On Sunday I had occasion to hear from two people I know who also write and they provided a couple of different takes on what it feels like to be accomplished in the craft.
The first fellow reported that he felt like he was failing at writing. He has not published, is struggling with his one and only manuscript and has almost overwhelming feelings of self-doubt. He knows the mountain he has to climb and he’s feeling discouraged. What he was surprised to learn, from me and from another published author of similar success, is that for some that feeling never goes away. With every project and every working day there comes the sense that it’s all futile, and that whatever good things that happen to have happened will be the last good things to come along.
I’m sure there are some writers who don’t think this way. They have their hundreds of thousands or even millions of dollars and they know they have it made. James Patterson makes $96 million a year and he doesn’t even write his own books. That’s not the sort of guy who worries about tomorrow. For the rest of us, though, there’s the reality of swimming in a body of water fraught with whirlpools and other hazards, and just staying motivated can be a real challenge.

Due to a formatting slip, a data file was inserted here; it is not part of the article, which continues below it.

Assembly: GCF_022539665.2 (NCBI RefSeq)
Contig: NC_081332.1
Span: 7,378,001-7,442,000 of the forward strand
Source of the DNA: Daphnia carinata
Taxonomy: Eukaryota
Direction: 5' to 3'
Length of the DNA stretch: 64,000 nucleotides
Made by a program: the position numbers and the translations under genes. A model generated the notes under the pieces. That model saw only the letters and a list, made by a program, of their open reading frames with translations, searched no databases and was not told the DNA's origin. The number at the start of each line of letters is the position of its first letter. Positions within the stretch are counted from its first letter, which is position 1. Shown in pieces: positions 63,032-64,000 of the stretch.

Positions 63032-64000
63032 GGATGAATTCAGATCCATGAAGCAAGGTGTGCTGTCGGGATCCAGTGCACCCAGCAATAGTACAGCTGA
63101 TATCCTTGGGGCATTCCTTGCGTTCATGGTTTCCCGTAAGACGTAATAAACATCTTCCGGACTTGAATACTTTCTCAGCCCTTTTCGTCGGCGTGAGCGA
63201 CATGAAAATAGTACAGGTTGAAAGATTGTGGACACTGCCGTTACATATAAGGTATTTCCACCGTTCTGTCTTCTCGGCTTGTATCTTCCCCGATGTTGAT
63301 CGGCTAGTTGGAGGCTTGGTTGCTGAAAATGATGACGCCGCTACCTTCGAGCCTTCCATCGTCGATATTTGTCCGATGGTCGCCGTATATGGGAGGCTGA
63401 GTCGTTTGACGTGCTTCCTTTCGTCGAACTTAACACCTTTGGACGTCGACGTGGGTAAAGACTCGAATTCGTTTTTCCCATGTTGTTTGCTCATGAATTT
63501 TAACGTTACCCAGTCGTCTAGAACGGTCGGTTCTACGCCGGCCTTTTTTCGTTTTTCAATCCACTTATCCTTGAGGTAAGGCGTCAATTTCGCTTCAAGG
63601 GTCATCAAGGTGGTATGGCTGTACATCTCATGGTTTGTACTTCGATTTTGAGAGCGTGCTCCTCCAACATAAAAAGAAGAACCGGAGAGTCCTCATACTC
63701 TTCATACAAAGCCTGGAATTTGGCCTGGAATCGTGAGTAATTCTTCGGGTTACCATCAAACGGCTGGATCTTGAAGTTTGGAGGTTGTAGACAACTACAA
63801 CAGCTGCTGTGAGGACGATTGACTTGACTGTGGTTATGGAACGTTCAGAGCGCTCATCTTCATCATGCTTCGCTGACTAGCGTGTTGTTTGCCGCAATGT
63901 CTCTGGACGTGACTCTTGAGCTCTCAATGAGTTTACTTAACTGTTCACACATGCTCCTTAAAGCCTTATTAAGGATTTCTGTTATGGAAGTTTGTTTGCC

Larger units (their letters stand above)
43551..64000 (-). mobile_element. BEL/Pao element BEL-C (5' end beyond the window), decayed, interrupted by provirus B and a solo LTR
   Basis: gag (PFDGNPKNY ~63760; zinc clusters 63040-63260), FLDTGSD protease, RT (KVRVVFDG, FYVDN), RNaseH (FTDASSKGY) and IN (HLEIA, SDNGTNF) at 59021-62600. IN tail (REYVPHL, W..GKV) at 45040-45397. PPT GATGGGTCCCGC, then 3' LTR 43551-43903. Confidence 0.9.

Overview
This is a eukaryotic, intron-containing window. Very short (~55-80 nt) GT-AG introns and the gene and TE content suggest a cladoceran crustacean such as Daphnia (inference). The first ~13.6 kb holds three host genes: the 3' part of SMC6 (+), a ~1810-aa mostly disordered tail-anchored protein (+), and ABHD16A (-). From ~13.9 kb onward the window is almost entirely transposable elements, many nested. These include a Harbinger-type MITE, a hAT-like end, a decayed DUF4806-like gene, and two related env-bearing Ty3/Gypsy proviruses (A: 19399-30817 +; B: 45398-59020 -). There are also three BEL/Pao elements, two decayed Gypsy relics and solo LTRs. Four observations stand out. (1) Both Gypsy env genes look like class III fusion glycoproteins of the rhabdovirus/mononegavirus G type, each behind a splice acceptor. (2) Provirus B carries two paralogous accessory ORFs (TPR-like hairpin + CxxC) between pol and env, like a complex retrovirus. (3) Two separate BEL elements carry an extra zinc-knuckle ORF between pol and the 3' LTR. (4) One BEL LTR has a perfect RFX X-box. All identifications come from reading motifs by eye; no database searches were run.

So this other writer and I tried to give the guy some sympathy because we’ve been there. We are there. I don’t know if we succeeded in cheering him up at all, but at least he had the comfort of knowing he’s not the only one feeling those feelings.
The second fellow I heard from was one who is likewise unpublished and had managed through sheer force of will to pare down a 130,000-word novel to 65,000 words in the course of a single, herculean editing session. He was feeling totally supercharged and spent hours afterward looking for places where he could send his newly lean piece of work. He told us all he expected the book to appear very soon. He was all confidence. Then I came along.
I don’t like rain on anyone’s parade. I really don’t. At the same time, I feel it’s incumbent upon me to tell everyone how it is. I congratulated this writer on his amazing feat, which was definitely deserving of praise, but I gently reminded him that even if he were to sell his book tomorrow, and the book required no editing, it would be at least a year before it ever saw the light of day. That’s no one’s definition of very soon.